Forecast International Inc. – a leading provider of Market Intelligence and Analyses in the areas of aerospace, defence, power systems and military electronics – is projecting the delivery of 139 imaging satellites over the next 10 years, with a total value of over $16 billion.
Classed as Remote Sensing Satellites, India is expected to become a major player in the international market, with 14 satellites already on the order books.
The market is finding customers in various markets, such as urban planning and development, search-and-rescue operation, track endangered species and to help protect the Earthâ€™s natural resources.
John Edwards, of the ‘The Market for Civil & Commercial Remote Sensing Satellites’ study, noted that the American commercial remote sensing market is headed toward a period of stability thanks to the acquisition of Space Imaging by Orbimage, now known as GeoEye.
‘The narrowing of the field from three down to two should take a burden off the US government, as ensuring adequate support to all three US players had been problematic,â€ said Edwards.
â€œLeaning on this government support, US remote sensing operators now seem content to court government business almost exclusively, as there is much less emphasis on development of the commercial base. A rebound toward the commercial side is anticipated but itâ€™s not expected for at least another five years or more.’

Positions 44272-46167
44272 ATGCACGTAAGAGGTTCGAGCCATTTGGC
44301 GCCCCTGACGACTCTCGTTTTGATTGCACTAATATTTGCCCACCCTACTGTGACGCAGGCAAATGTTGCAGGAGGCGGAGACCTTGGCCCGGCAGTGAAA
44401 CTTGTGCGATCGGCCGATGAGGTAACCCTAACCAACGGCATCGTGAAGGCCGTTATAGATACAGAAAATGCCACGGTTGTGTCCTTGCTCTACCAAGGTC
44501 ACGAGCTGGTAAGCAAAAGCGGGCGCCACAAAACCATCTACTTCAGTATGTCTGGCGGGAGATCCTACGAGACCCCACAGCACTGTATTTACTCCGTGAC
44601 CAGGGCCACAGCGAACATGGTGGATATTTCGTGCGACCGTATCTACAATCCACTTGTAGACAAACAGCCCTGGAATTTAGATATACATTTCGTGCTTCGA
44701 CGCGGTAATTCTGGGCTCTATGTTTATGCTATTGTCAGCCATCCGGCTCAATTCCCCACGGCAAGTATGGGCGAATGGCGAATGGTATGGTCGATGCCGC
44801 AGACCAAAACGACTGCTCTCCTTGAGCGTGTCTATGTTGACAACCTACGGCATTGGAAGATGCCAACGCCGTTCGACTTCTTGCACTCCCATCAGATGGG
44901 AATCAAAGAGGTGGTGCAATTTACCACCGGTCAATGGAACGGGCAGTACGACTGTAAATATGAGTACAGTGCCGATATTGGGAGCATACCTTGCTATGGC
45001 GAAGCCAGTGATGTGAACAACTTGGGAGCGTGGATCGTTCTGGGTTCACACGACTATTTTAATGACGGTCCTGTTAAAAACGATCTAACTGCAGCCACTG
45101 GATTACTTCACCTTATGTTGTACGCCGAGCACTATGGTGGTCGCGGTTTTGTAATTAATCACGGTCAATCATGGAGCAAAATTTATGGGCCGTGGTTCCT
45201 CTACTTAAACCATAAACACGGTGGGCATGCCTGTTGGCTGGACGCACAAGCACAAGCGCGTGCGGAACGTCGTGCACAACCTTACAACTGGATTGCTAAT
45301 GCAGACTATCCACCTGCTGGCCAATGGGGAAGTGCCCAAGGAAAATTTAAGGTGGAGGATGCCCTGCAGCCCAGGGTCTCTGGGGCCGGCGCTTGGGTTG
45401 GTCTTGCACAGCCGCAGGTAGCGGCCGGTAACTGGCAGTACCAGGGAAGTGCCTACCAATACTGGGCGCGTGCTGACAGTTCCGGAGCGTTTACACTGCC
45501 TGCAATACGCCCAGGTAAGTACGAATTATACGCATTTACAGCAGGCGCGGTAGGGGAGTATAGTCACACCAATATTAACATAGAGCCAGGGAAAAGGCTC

The study claimed that through 2009 an average of 19 spacecraft per year will be produced, most of which will be designated for Low Earth Orbit (LEO). 19 such systems are planned for this year, followed by 23 in 2007 and 25 in 2008.
The value of annual LEO satellite production during the first half of the forecast period will range between $848 million at the low end and $3.2 billion at the high end. The study also noted the production of the eight geostationary Earth-orbiting (GEO) spacecraft – valuing at approximately $1.4 billion.
â€œIndiaâ€™s production plans for remote sensing satellites are ambitious and unrivalled,â€ Edwards added on the expansion of ISRO’s plans. India currently owns and operates a fleet of six remote sensing satellites.
‘The United States has a handful of large satellites in the pipeline to serve individual companies like DigitalGlobe and GeoEye, but again, these serve individual companies, whereas the ISRO and Antrix drive the plans for Indian production.â€
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Earlier this year, the Teal Group Corporation – an analysis of trends within the aerospace/defense market – announced it projects 176 GEO commercial satellites, worth a staggering $28.3 billion, will be launched between 2006 and 2015.
Peaking in 2009 with 23 launches in 2009, the Teal Group note the increase in launches projected by India and China will account for 20 percent of all global launches of GEO commercial satellites.
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